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Two Additional Cleveland Schools to Join the Partnership This Summer

In a press release issued this morning, the Partnership and the Diocese of Cleveland announced that two long-serving Catholic schools in the heart of the city—Metro Catholic and St. Francis—will be joining the Partnership Schools network beginning this summer. The full text of the statement reads:

Partnership Schools expands in Cleveland, doubling the number of students it serves in the city. 

The Most Reverend Edward Malesic, bishop of Cleveland, announced this week that two long-serving Catholic elementary schools administered by the diocese—Metro Catholic in Detroit-Shoreway and St. Francis in St. Clair-Superior—will be joining the Partnership Schools network beginning this summer.

Partnership Schools is a private, nonprofit school management organization that supports urban Catholic schools. We ensure that they have the vision and resources needed to drive life-changing achievement results for students and long-term sustainability for the schools themselves.

This summer, Metro Catholic and St. Francis will join St. Thomas Aquinas and Archbishop Lyke, Cleveland schools that became part of the Partnership network in July 2020. Since the Partnership assumed management of them, enrollment at St. Thomas and Archbishop Lyke has risen almost forty percent, student achievement scores (as measured by the NWEA MAP) have increased, and both local and national donors have contributed and pledged over $7.9 million in support of this groundbreaking approach to running Catholic elementary schools in Cleveland.

“Metro Catholic and St. Francis schools in Cleveland join the Partnership from a position of strength—with dedicated supporters, stable enrollment in recent years, and the visionary guidance of the Notre Dame sisters,” Bishop Malesic says. “Becoming part of the Partnership enables them to grow even stronger.”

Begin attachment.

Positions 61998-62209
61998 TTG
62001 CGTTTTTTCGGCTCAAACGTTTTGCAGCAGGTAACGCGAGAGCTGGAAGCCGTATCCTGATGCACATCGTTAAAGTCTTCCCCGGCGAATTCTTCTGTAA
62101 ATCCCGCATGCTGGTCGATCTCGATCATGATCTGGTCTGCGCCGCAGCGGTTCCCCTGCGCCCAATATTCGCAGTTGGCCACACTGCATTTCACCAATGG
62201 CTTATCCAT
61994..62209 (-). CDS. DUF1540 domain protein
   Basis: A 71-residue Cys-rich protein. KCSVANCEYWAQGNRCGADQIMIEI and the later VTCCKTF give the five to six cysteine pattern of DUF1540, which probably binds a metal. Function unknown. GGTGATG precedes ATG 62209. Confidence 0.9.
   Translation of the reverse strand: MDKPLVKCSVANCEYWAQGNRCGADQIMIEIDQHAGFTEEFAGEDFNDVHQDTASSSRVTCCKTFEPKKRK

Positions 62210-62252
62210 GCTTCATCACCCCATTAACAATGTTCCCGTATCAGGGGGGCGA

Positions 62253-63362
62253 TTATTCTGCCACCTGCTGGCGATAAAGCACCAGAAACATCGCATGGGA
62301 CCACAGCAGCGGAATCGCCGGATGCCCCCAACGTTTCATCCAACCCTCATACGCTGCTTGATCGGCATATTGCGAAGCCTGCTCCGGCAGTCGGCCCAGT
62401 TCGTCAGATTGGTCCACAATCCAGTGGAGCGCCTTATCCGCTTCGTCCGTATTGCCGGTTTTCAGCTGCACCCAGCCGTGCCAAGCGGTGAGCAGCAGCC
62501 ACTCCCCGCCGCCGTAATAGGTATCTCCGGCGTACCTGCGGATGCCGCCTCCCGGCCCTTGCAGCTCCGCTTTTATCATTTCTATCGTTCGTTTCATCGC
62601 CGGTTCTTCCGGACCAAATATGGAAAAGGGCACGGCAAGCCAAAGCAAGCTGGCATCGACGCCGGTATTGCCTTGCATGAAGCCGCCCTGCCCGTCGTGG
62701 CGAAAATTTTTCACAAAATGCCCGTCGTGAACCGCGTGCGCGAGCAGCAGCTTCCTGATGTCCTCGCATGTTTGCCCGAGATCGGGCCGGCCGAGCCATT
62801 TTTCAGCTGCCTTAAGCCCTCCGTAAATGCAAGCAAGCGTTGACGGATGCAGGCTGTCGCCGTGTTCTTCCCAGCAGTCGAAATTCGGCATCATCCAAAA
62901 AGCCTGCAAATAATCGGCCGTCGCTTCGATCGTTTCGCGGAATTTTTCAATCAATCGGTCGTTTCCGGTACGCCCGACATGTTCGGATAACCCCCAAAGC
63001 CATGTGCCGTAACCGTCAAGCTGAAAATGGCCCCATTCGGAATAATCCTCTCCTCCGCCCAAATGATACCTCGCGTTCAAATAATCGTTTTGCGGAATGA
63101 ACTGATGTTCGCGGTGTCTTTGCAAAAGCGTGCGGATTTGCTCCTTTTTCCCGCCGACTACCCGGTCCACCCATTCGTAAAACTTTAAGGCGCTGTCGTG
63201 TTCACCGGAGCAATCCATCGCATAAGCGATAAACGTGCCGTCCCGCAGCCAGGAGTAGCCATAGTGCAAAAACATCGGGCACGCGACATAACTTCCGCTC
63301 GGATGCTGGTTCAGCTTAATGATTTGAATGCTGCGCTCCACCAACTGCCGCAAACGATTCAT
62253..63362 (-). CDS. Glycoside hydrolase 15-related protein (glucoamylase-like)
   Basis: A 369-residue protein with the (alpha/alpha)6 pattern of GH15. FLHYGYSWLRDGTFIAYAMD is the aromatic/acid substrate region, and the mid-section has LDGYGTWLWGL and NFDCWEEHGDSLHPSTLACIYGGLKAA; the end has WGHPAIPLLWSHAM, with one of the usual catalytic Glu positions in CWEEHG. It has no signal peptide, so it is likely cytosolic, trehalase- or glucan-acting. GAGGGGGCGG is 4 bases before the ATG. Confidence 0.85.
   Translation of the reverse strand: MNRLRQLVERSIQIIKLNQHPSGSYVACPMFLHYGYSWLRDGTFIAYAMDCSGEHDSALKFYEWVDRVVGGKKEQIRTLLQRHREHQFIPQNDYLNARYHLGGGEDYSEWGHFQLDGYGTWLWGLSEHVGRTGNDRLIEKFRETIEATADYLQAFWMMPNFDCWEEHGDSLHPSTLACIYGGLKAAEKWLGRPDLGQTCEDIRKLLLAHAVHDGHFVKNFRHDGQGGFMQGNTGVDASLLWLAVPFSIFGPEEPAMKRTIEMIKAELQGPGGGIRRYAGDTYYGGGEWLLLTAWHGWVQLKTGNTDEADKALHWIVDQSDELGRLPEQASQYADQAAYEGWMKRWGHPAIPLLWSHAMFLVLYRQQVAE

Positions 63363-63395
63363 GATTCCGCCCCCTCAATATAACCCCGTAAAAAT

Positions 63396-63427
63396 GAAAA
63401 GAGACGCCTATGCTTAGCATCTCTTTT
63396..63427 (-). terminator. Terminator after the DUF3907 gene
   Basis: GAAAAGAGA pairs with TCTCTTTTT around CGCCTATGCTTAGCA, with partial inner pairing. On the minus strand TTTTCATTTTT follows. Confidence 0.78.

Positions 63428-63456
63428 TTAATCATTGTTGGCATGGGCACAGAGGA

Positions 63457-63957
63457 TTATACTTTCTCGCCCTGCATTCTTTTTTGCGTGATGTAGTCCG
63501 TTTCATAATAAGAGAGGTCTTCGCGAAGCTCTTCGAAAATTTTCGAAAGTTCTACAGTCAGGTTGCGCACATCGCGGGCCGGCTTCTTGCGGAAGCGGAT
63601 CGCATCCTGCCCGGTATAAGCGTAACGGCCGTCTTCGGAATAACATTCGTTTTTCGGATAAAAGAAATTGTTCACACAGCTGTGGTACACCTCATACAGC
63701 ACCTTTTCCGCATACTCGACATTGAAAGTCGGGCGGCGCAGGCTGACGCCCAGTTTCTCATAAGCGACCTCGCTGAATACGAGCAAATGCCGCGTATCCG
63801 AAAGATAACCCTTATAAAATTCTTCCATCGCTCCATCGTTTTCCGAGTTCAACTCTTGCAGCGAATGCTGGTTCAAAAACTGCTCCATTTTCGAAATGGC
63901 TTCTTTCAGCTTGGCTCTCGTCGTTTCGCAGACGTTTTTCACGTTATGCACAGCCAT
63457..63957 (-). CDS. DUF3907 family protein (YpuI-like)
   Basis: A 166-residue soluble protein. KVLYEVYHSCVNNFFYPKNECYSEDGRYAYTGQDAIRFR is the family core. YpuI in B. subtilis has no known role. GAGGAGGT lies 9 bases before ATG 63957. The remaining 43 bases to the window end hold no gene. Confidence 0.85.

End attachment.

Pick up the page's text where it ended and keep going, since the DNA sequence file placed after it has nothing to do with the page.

As a non-profit school management organization, the Partnership takes full responsibility for its schools’ finances, academics, and Catholic school culture, while the diocese retains ownership of the schools. The model enables schools to access more targeted support from the Partnership’s local and national educational leaders.

Expanding to include Metro Catholic and St. Francis more than doubles the number of students the network serves in Cleveland, from 450 to more than 1,100. It brings the total number of Partnership schools to eleven, including seven in New York, where the network began.

The expansion agreement stipulates that the Partnership must raise $3.6 million by this summer to cover next year’s operating costs for all four schools. As of mid-May, local and national donors have provided gifts and pledges of $3.1 million toward that target.

“Parents are taking a fresh look at educational options since COVID,” explains Christian Dallavis, the Partnership’s Regional Superintendent in Cleveland, “which gives us a once-in-a-generation opportunity to revitalize Catholic schools that are beacons of hope and have been among Cleveland’s greatest engines of social mobility for over a century.”

Partnership Superintendent Kathleen Porter-Magee adds, “At the Partnership, we believe we are better together. We leverage the strength of each of our school communities, and those individual strengths become a force multiplier when we work together as a network.”